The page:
Gregory Zaragoza (Abenaki chief)
Scott Means (Abenaki warrior)
William J. Bozic Jr (French artillery officer)
Patrick Fitzgerald (Webb’s adjutant)
Mark Joy (Henri)
Steve Keator (colonial representative)
Don Tilley (colonial 1)
Thomas E. Cummings (colonial 2)
David Mark Farrow (guard)
Ethan James Fugate (French sappeur)
F. Curtis Gaston (soldier 1)
Eric A. Hurley (soldier 2)
Jared Harris (British lieutenant)
Michael McConnell (sentry)
Thomas John McGowan (rich merchant)
Alice Papineau (Huron woman)
Mark J. Maracle (Sharitarish)
Clark Heathcliffe (regimental sergeant major)
Sebastian Roché (Martin)
Joe Finnegan (redcoat 2)
Sheila Adams Barnhill (humming woman)

USA 1992©
115 mins

The Trial
Mon 25 Mar 12:20; Mon 8 Apr 12:20; Thu 18 Apr 17:25
The Gospel According to Matthew Il Vangelo secondo Matteo
Tue 26 Mar 20:20; Fri 29 Mar 17:50
Wed 27 Mar 18:15 (+ intro by Arike Oke, Executive Director of Knowledge, Learning & Collections); Sat 6 Apr 13:15; Fri 12 Apr 21:00
The Picture of Dorian Gray
Thu 28 Mar 18:10; Sun 7 Apr 12:50; Tue 23 Apr 12:00
Little Women
Sat 30 Mar 13:15; Tue 9 Apr 12:20; Sat 27 Apr 20:30
The Last Temptation of Christ
Sat 30 Mar 19:50; Sun 14 Apr 17:30
The Leopard Il gattopardo
Sun 31 Mar 17:00; Tue 16 Apr 13:30; Sun 28 Apr 19:30
The Grapes of Wrath
Mon 1 Apr 20:10; Sat 20 Apr 15:45
Pather Panchali
Tue 2 Apr 20:30; Mon 22 Apr 18:00; Tue 30 Apr 12:10
The Heiress
Wed 3 Apr 18:05 (+ intro by Ruby McGuigan, BFI Programme and Acquisitions); Sat 6 Apr 20:30; Mon 15 Apr 20:45
Dr. Jekyll and Mr. Hyde
Thu 4 Apr 20:30; Wed 10 Apr 18:10 (+ intro by Geoff Andrew, Programmer-at-Large)
The Last of the Mohicans
Fri 5 Apr 18:10; Sun 21 Apr 20:20
Women in Love
Thu 11 Apr 20:20; Sat 20 Apr 13:00; Fri 26 Apr 14:40
Beau Travail
Sat 13 Apr 13:20; Fri 19 Apr 20:45; Wed 24 Apr 18:10 (+ intro)
Great Expectations
Wed 17 Apr 17:45 (+ intro by Jade Evans, AHRC REACH PhD student with QMUL and BFI); Thu 25 Apr 12:00
Ordet The Word
Sat 27 Apr 13:15; Mon 29 Apr 14:40
Wed 1 May 18:10 (+ intro by Bryony Dixon, BFI National Archive Curator); Fri 3 May 21:00; Tue 14 May 12:30; Sun 26 May 13:00
Henry V
Thu 2 May 14:40; Thu 9 May 20:15; Thu 30 May 14:30
The Magic Flute Trollflöjten
Fri 3 May 12:00; Fri 24 May 20:25; Tue 28 May 14:30
Pandora’s Box Die Büchse der Pandora
Sat 4 May 15:10; Fri 17 May 18:00; Sat 25 May 13:10; Fri 31 May 14:30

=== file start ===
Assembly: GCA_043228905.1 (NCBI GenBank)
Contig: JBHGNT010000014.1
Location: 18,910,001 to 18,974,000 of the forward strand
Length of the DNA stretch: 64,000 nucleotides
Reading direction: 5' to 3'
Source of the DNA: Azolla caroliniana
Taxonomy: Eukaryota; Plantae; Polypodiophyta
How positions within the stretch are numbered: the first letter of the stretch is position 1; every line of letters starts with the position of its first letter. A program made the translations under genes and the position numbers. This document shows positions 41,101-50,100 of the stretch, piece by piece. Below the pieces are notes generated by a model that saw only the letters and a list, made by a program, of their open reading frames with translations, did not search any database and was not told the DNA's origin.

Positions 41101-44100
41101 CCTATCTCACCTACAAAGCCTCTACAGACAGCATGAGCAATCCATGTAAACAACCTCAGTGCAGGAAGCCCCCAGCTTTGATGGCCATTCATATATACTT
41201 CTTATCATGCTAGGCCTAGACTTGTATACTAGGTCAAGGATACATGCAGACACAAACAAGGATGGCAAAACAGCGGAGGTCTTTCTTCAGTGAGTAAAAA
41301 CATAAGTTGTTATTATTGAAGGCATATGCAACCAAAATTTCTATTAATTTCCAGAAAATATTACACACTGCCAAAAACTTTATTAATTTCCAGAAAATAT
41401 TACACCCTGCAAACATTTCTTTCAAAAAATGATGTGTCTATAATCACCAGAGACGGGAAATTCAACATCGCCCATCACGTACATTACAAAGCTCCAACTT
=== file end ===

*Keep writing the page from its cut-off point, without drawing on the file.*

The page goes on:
West Side Story
Sun 5 May 19:30; Thu 16 May 14:30
Mon 6 May 20:20; Sat 11 May 14:45; Tue 21 May 14:30
A Streetcar Named Desire
Tue 7 May 12:10; Sat 18 May 20:30; Fri 24 May 14:50; Sun 26 May 17:40
Wed 8 May 18:10 (+ intro); Sun 12 May 20:40; Mon 27 May 12:30
His Girl Friday
Fri 10 May 18:10; Sun 19 May 20:30; Thu 23 May 18:30; Wed 29 May 18:00 (+ intro by Geoff Andrew, Programmer-at-Large)
Beautiful Thing
Mon 13 May 20:40; Wed 22 May 18:20 (+ intro by Simon McCallum, BFI National Archive Curator); Thu 30 May 12:10
Bluebeard’s Castle Herzog Blaubarts Burg
Wed 15 May 18:10 (+ intro by Alex Prideaux, Marketing and Events Manager – Our Screen Heritage); Fri 31 May 18:10
Mon 20 May 18:05; Thu 30 May 20:30

Never miss an issue with Sight and Sound, the BFI’s internationally renowned film magazine. Subscribe from just £25*
*Price based on a 6-month print subscription (UK only). More info:

Welcome to the home of great film and TV, with three cinemas and a studio, a world-class library, regular exhibitions and a pioneering Mediatheque with 1000s of free titles for you to explore. Browse special-edition merchandise in the BFI Shop.We're also pleased to offer you a unique new space, the BFI Riverfront – with unrivalled riverside views of Waterloo Bridge and beyond, a delicious seasonal menu, plus a stylish balcony bar for cocktails or special events. Come and enjoy a pre-cinema dinner or a drink on the balcony as the sun goes down.

Enjoy a great package of film benefits including priority booking at BFI Southbank and BFI Festivals. Join today at

We are always open online on BFI Player where you can watch the best new, cult & classic cinema on demand. Showcasing hand-picked landmark British and independent titles, films are available to watch in three distinct ways: Subscription, Rentals & Free to view.

See something different today on

Join the BFI mailing list for regular programme updates. Not yet registered? Create a new account at

Programme notes and credits compiled by Sight and Sound and the BFI Documentation Unit
Notes may be edited or abridged
Questions/comments? Contact the Programme Notes team by email